Frank Faulkinberry

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Frank Faulkinberry
Faulkinberry.jpg
Biographical details
Born (1887-11-27)November 27, 1887
Fayetteville, Tennessee
Died May 13, 1933(1933-05-13) (aged 45)
Tennessee
Playing career
Football
1907–1910 Sewanee
Baseball
1911 Cleveland Counts
1912 Evansville Yankees
1913 Evansville River Rats
Position(s) Tackle (football)
Catcher (baseball)
Coaching career (HC unless noted)
Football
1926–1932 Middle Tennessee
Basketball
1926–1933 Middle Tennessee
Baseball
1927–1932 Middle Tennessee
Head coaching record
Overall 33–26–4 (football)
45–38 (basketball)
Accomplishments and honors
Championships
AAU Women's Basketball (1929)
Awards
4x All-Southern (1907, 1908, 1909, 1910)
Sewanee Athletics Hall of Fame

Frank Albert Faulkinberry (November 27, 1887 – May 13, 1933) was an American football, basketball, and baseball player and coach.

Early years[edit]

Frank was born on November 27, 1887 in Lincoln County, Tennessee to Christopher Columbus Faulkinberry and Sarah Ellen Caple.

College athletics[edit]

Faulkinberry was a tackle on the Sewanee Tigers, thrice selected All-Southern.[1] His play was once called "a thing to marvel at."[2] He is a tackle on Sewanee's all-time second team.[3] He was nominated though not selected for an Associated Press All-Time Southeast 1869-1919 era team.[4] As a player, he stood some 6'4", 198 pounds. At Sewanee he was a member of Phi Delta Theta. Faulkinberry is a member of both the Sewanee Athletics Hall of Fame[5] and the Blue Raiders Hall of Fame, having coached for years the Middle Tennessee Blue Raiders in both men and women's sports.[3] He was also a Latin professor. Faulkinberry Drive on the Middle Tennessee State campus is named in his honor. Faulkinberry was inducted into the Sewanee Athletics Hall of Fame in 2014.[6]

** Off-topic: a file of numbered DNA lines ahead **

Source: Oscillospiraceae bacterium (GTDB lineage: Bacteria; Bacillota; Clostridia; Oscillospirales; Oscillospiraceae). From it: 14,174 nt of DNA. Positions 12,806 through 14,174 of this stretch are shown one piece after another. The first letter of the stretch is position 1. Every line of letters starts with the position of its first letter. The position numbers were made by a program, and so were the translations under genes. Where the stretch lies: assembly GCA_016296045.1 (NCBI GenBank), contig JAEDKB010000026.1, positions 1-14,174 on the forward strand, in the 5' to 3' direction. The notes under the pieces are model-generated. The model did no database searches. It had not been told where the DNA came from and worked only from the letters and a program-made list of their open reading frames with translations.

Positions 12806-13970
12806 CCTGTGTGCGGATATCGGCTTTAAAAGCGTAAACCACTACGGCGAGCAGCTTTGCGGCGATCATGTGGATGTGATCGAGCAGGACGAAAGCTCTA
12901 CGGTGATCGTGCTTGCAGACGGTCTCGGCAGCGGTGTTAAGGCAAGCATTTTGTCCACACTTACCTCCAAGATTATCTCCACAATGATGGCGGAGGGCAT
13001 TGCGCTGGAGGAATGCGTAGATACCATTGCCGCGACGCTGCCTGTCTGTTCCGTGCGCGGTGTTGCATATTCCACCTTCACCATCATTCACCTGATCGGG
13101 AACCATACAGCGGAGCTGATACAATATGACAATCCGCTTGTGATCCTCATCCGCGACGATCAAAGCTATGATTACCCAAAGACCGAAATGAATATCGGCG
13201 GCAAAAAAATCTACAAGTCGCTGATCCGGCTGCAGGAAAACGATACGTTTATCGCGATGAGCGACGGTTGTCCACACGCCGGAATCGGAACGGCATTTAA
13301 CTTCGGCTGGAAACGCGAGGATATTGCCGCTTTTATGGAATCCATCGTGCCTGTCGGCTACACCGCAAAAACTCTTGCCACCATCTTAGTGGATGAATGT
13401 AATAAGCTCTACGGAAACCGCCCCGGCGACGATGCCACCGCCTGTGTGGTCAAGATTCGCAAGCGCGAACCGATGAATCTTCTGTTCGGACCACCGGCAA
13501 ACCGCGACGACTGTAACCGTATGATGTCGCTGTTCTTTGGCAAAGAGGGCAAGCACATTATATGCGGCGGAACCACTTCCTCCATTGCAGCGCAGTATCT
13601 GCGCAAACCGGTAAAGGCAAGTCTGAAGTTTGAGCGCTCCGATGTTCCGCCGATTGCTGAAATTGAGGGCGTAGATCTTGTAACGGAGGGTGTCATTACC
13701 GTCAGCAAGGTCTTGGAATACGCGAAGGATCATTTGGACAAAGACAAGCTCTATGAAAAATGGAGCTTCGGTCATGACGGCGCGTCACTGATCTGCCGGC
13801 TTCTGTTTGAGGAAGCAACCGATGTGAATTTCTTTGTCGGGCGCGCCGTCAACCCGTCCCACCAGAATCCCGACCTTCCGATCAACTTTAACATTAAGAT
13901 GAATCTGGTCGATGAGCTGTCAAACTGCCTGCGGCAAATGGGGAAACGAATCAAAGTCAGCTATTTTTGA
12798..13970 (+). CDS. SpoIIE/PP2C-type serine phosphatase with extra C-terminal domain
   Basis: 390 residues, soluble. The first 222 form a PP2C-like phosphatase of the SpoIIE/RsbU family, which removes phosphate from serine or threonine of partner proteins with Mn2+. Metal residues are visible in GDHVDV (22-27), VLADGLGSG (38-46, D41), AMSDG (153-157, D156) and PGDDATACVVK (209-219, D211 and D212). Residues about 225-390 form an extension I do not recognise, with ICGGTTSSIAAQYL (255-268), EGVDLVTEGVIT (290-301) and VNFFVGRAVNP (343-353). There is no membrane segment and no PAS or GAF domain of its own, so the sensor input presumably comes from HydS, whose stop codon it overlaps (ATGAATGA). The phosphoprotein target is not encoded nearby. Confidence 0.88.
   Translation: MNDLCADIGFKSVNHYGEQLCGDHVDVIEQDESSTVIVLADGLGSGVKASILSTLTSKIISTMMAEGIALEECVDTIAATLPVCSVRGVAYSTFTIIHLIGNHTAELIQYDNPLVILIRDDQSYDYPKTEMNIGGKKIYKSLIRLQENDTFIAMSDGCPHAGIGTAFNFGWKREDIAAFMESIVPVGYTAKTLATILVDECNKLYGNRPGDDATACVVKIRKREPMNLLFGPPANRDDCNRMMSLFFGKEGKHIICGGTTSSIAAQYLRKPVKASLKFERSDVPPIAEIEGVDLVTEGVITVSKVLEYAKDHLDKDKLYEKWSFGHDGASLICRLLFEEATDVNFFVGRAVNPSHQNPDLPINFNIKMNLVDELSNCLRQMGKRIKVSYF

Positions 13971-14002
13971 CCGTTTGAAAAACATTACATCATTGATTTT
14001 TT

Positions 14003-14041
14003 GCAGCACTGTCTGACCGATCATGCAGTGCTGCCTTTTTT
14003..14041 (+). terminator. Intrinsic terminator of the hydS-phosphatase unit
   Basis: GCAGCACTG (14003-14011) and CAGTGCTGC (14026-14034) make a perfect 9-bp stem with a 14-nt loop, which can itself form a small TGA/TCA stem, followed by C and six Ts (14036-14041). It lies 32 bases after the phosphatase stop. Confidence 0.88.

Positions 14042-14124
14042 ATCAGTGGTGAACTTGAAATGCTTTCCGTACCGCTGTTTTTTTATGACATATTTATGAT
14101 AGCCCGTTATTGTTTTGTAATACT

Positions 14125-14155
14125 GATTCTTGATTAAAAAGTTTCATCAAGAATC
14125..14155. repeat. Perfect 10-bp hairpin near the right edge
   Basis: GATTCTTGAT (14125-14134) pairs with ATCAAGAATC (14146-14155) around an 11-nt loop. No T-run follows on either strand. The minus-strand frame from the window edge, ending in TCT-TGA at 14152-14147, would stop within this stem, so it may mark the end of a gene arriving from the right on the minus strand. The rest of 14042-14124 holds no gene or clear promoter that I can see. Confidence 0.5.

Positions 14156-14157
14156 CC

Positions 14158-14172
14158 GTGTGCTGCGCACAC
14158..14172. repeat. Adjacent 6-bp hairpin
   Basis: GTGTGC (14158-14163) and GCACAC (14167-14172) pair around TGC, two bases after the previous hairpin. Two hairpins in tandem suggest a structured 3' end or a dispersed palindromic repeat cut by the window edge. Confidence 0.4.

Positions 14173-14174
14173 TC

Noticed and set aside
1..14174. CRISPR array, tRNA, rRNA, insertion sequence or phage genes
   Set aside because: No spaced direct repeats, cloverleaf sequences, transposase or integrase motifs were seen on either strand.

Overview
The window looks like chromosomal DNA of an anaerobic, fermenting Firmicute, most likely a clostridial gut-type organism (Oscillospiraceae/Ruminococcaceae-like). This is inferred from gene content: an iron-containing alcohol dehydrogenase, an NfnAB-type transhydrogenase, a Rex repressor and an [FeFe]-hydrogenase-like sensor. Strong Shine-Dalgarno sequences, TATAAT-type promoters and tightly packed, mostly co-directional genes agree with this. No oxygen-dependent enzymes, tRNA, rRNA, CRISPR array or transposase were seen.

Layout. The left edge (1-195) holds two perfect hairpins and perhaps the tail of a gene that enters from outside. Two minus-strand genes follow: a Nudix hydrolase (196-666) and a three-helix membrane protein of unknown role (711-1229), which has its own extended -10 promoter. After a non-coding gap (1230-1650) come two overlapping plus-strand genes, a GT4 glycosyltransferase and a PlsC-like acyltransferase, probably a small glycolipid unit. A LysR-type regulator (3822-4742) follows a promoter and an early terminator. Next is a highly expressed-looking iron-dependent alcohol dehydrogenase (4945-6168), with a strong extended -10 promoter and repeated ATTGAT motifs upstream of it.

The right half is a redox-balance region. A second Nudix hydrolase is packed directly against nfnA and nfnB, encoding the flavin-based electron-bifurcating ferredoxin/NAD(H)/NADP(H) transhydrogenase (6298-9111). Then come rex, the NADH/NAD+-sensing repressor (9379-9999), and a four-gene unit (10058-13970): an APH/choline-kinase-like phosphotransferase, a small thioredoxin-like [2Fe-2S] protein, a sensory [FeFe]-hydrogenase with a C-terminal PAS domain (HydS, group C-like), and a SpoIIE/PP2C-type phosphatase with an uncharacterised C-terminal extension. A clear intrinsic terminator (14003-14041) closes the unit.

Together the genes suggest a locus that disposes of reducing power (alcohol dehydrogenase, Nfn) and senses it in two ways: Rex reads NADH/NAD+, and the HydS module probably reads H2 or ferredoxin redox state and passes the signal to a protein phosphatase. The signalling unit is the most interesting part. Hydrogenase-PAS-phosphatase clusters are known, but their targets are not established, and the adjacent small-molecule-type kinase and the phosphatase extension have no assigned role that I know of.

Faulkenberry was once athletic director at the Brandon Training School in Shelbyville.[7]

Professional baseball[edit]

For a few years he was a catcher in Minor League Baseball.[8]

Death[edit]

Faulkinberry was found shot to death in the garage of his home on May 13, 1933. It was a suspected suicide.[9]

References[edit]

  1. ^ "National and Southern Honors". Sewanee Football Media Guide: 31. 2011. 
  2. ^ "Sewanee Here On Saturday". Atlanta Constitution. November 11, 1908. 
  3. ^ a b "Frank Faulkinberry". 
  4. ^ "U-T Greats On All-Time Southeast Team". Kingsport Post. July 31, 1969. 
  5. ^ "Sewanee announces its 2014 Hall of Fame class". 
  6. ^ "Frank Faulkinberry". 
  7. ^ http://www.library.vanderbilt.edu/speccol/exhibits/preparatory/bts.shtml
  8. ^ "Frank A. Faulkinberry". 
  9. ^ Society for the Advancement of Education. School & Society. 37. p. 652. 

External links[edit]